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How one woman’s need for toilet paper turned into a charity serving thousands

Last March, Liron Samara, an Israeli-born psychotherapist living in Los Angeles, read an article about an elderly woman who couldn’t find toilet paper at the store. It was shortly after the coronavirus pandemic had turned toilet paper into a rare and valuable commodity.

Samara had just lost her 89-year-old grandmother in February, and she wanted to honor her memory by taking action.

“This was my opportunity to do something and give back,” she said.

She posted a message on Instagram offering to help to anyone in need because of the pandemic-mandated quarantine.

A Chabad rabbi messaged her, asking her to buy toilet paper for an elderly man. Soon after, several organizations asked her to provide warm meals, clothes and toilet paper to elderly clients.

The response prompted Samara and her younger sister Bar Gabay to start a Facebook page: People Help People. To their delight, many people started offering their help.

Liron Samara (right) with some of her volunteers

Liron Samara (right) with some of her volunteers Image by Photo by Ayala Or-El

“During the first few months, I used to make lists which took me hours. I used to post: ‘An old man in Sherman Oaks needs warm meals every Friday’ and then I would match him with a volunteer,” Samara said.

After her list grew to 42 families in need, she decided to ask volunteers to adopt one elder or a family, or for a few volunteers to do rotations.

Volunteers now seamlessly help others with cooking at home, sending warm meals, clothes, cleaning products, and other items each week.

“There are people who have no family here and are quite lonely,” she said.

Samara has already amassed a slew of gut-wrenching stories that reveal the burdens the pandemic has placed on the lives of people who were already in precarious circumstances. There was the father with heart problems and his daughter who suffers from a lung disease who live separately and can’t visit each other. People Help People volunteers visit both of them and bring warm meals. There was an 81-year-old woman who called to say she had broken her leg and couldn’t go anywhere. People Help People matched the woman with young volunteers who visit her on a weekly basis.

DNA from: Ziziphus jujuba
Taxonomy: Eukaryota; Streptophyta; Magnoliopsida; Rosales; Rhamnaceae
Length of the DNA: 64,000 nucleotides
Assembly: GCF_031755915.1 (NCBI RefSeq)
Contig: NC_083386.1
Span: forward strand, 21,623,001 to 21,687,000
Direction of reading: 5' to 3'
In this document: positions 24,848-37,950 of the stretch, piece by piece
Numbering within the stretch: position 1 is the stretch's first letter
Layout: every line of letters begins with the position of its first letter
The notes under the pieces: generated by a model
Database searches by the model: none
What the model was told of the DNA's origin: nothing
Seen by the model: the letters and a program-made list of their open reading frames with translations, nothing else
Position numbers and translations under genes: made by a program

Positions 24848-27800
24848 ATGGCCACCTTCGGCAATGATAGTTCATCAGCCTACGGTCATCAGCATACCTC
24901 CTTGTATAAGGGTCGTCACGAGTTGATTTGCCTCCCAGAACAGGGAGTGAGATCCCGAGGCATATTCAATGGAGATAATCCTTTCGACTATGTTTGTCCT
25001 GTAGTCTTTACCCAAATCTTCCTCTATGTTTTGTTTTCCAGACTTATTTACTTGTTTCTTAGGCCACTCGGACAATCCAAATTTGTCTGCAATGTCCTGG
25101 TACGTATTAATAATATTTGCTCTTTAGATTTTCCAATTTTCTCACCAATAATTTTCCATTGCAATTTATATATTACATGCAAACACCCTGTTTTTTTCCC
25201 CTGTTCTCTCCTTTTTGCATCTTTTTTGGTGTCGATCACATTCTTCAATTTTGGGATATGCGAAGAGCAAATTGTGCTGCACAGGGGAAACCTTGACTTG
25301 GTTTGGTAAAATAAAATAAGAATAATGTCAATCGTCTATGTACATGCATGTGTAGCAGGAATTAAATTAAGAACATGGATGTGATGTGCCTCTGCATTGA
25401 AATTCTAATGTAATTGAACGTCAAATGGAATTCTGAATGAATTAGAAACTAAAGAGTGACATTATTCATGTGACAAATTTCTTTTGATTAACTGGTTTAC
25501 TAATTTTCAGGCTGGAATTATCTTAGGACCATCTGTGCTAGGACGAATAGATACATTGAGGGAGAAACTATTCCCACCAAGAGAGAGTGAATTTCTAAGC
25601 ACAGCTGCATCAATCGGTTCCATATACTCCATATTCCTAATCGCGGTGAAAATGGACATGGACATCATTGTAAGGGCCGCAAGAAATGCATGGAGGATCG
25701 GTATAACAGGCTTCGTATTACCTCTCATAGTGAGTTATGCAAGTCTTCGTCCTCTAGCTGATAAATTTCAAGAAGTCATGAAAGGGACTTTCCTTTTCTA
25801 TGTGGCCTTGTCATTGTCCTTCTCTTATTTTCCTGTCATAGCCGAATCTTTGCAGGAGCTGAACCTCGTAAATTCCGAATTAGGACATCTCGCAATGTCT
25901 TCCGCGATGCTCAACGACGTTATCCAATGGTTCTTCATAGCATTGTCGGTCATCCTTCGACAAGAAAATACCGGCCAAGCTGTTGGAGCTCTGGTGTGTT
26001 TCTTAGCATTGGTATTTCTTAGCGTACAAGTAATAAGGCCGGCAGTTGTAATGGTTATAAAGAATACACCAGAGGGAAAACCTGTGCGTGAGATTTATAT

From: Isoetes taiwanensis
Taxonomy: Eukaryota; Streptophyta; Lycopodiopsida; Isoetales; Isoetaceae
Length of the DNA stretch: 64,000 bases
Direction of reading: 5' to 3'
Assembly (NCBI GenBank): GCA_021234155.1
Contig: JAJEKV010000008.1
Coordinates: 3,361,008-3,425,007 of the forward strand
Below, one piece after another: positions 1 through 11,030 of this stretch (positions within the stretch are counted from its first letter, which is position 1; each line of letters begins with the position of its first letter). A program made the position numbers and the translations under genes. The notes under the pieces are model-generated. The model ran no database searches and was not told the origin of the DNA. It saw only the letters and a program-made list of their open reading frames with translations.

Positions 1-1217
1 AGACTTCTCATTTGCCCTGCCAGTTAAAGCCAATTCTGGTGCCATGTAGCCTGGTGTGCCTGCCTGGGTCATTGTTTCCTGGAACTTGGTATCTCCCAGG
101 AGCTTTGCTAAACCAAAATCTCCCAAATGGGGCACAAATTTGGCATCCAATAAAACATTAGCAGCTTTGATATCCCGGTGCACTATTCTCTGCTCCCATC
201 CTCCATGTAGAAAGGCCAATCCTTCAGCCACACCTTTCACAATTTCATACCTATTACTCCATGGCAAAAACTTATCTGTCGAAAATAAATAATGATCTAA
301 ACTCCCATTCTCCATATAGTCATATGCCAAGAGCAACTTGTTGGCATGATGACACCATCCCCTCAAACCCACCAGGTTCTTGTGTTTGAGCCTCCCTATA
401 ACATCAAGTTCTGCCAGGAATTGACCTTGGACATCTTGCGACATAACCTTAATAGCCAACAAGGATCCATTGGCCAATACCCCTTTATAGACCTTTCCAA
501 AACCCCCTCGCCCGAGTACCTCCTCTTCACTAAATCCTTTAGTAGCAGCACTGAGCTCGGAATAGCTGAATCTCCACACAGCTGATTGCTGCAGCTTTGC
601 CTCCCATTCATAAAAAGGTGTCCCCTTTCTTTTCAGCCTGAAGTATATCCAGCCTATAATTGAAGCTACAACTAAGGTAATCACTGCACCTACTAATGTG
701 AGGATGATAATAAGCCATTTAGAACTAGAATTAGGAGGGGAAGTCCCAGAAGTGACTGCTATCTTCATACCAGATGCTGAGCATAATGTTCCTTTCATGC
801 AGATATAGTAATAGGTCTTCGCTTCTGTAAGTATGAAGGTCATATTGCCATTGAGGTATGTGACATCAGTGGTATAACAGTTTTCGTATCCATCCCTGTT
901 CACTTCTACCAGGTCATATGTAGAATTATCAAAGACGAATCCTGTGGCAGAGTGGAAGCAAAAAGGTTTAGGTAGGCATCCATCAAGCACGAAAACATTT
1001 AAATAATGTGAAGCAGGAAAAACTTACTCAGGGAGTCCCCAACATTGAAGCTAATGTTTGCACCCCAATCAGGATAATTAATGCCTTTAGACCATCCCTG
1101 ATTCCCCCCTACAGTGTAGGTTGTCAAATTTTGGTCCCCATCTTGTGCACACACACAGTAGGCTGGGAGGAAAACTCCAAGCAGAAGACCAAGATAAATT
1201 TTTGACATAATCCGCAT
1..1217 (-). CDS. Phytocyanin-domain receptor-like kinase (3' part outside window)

“She just wanted someone to visit her,” said Samara.

Samara, a mother of a one-year-old, has lived in Los Angeles for 17 years and specializes in marriage and family therapy.

It delighted her to find out that despite the financial hardship that many people are facing, they were still willing to volunteer.

It turns out, in Los Angeles’ large Israeli Jewish community, there were more than she knew. After she started her Facebook group, she heard about another L.A. Israeli, Shay Ben Zvi, who had started a similar group, “Israelis helping Israelis in time of need.”

The two joined forces. They celebrated birthdays with children in the foster care system who otherwise would have celebrated alone. On Passover, volunteers from both groups provided four days of warm meals. Others donated money that was used to buy food to donate from struggling local restaurants.

Other donations poured in. Galit Peled from Mamanet, an all-mothers sports team, recruited women to cook. Chen Marciano from Little Happy Moments sent the kids personalized yarmulkes with their names, coloring books, and for their parents, runners for Passover. She plans to donate more for Rosh Hashanah.

Samara said the long list of volunteers and businesses that came together in the shadow of COVID-19 will likely continue to meet communal needs after the pandemic is over.

“This is not a temporary thing,” she said. “We are trying to create a community of people who help each other. I’m feeling that my grandma, a Holocaust survivor, had sent me a message to help others, like she’s saying, ‘Do as I taught you’. I’m happy that along the way, many others had joined me.”


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